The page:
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The Hero of Skardu

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Since Independence, India has witnessed three wars with Pakistan in Kashmir. The stories of gallant deeds and valour of our soldiers continue to haunt our minds. One such heroic tale is of late Brigadier Sher Jung Thapa, MVC. But for his siege of Skardu in the Ladakh region of Kashmir for over six months, Ladakh might have been wiped out from the Indian map. Brigadier Sher Jung Thapa died in Dharamsala a couple of months ago at the age of 90 years. He is remembered and revered as the Hero of Skardu. Though he is no more, his heroic deeds are today part of the glorious history of the Indian Army. Sher Jung Thapa was born in Abbottabad on 18 June 1908. His grandfather and father were distinguished soldiers. Thapa had his college education at Dharamsala. He was an excellent hockey player and frequently played with stalwarts of 1 Gorkha Rifles, Regimental Centre, Dharamsala. In the hockey field, he became a close friend of Captain Douglas Gracy, Adjutant of 1 GR RC, who encouraged Thapa to join the forces of Jammu & Kashmir state as an officer. Thapa took his advice and was commissioned on 01 September 1932. Thapa met Gracy again after a lapse of 25 years under different circumstances.

Lieutenant Colonel Thapa was a Prisoner of War (PoW) in Pakistan and General Sir Douglas Gracy was the Commander-in-Chief of the Pakistan Army. Lieutenant Colonel Thapa's friendship with General Gracy came to his rescue otherwise he would have met the fate of other prisoners of war who were killed by the Pakistani Army. A small and narrow valley at a height of 7500 feet above sea level, Skardu is divided into two parts by the Indus river. Before the arrival of Lieutenant Colonel Sher Jung Thapa at Skardu, the Wazir Amar Nath Mahajan saw the signs of a gathering storm. Skardu tehsil had a greater area under it than a normal tehsil. There were five jagirdars called Rajas, who exercised considerable influence over the population in their respective areas. They were Raja of Rondu; Raja of Khapalu; Raja of Shigar; Raja of Skardu and Raja of Kharmang. On 11 February 1948, Skardu was surrounded by an enemy of about 600 troops, while the strength of soldiers under Lieutenant Colonel Thapa of 6 JAK Rifles was only 130. He had to face many odds during the war against the Pakistani forces as scores of Muslims in the Skardu area had secretly joined the enemy. Not only this, many of the Muslim soldiers in Indian platoons deserted the army and joined the enemy. So much so that three Muslim wireless operators operating from the Bungalow of Lieutenant Colonel Thapa also deserted, thus jeopardising the signals. Once having worked as Brigade Signal Officer, Lieutenant Colonel Thapa himself operated the wireless set.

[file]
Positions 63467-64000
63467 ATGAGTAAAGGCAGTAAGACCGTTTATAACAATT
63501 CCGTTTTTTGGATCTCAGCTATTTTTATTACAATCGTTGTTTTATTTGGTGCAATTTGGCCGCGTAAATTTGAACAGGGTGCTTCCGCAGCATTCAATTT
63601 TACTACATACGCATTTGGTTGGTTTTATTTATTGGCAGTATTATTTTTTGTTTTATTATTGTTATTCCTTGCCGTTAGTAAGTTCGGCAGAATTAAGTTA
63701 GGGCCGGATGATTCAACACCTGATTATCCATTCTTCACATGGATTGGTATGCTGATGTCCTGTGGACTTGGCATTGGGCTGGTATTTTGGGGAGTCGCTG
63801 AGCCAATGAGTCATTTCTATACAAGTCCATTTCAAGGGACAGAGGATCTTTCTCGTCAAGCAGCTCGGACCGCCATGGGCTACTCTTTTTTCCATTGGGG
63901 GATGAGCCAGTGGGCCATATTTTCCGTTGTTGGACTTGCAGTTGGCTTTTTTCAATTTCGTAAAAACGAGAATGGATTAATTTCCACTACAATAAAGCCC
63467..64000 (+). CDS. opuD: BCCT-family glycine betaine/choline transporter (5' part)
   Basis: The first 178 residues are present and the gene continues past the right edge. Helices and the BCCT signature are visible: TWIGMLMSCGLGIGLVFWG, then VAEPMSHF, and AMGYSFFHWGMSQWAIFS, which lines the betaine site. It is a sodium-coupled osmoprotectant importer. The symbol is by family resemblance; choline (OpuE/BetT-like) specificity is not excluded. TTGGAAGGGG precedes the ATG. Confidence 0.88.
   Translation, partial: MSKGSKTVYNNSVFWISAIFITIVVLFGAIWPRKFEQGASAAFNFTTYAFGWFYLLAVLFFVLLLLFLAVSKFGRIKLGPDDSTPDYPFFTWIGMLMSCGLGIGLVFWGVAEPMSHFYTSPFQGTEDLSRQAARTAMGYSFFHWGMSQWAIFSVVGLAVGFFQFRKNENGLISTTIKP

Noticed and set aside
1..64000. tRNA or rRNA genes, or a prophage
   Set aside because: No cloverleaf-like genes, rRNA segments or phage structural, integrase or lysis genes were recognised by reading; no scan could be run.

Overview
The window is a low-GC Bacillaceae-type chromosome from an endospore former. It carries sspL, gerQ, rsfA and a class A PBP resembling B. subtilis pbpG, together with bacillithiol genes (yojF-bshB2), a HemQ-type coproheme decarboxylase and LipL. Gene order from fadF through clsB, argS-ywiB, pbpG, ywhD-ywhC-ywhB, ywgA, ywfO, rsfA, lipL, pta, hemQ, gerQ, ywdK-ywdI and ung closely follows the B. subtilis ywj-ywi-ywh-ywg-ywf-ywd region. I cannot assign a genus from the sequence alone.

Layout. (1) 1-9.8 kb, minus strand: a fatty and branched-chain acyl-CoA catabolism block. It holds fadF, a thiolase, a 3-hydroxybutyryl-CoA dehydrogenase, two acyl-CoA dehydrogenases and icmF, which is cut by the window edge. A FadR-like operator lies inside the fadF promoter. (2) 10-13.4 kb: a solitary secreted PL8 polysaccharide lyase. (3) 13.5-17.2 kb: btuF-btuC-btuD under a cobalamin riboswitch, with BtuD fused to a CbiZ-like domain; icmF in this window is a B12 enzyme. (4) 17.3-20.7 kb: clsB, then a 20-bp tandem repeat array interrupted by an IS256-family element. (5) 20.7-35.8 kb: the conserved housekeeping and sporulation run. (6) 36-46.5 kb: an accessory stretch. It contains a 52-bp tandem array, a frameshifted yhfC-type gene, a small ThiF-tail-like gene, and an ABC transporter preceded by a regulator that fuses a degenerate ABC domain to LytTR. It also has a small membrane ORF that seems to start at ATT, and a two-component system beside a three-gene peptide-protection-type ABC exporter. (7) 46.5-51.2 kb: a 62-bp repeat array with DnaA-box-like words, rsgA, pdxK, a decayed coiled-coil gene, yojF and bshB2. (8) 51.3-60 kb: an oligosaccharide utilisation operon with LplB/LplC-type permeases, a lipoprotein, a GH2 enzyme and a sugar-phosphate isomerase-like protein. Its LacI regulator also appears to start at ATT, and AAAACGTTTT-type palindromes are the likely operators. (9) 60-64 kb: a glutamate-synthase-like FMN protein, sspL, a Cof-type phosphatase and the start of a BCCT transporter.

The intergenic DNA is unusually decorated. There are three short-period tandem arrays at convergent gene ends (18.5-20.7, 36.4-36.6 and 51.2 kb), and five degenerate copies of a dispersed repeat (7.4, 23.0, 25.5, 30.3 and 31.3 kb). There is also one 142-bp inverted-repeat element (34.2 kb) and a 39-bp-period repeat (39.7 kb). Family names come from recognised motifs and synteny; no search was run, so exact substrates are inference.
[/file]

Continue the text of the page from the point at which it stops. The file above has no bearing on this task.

Lieutenant Colonel M.L. Chhiber (Retd.) in his book Pakistan's Criminal Folly in Kashmir has quoted Brigadier Thapa on the indifferent attitude of Muslim community in Skardu area towards Indian troops. He said, "Every Muslim civil officer, schoolboys, servants of local shopkeepers and all who were employed to secure information about the enemy did not do so. They knew that the enemy was coming. They took all precautions to see that we were kept in the dark and then were attacked by surprise. This attitude of the Muslims there goes to prove how determined, united and eager they were. They wanted the Pakistan flag to fly. The Pakistan agents here did a thorough job." Gradually, the ration position started worsening. The Dogra soldiers who were addicted to smoking, used tree leaves and rice husk for smoking. They even went to the extent of rolling up tea leaves in mulberry leaves to make cigarettes.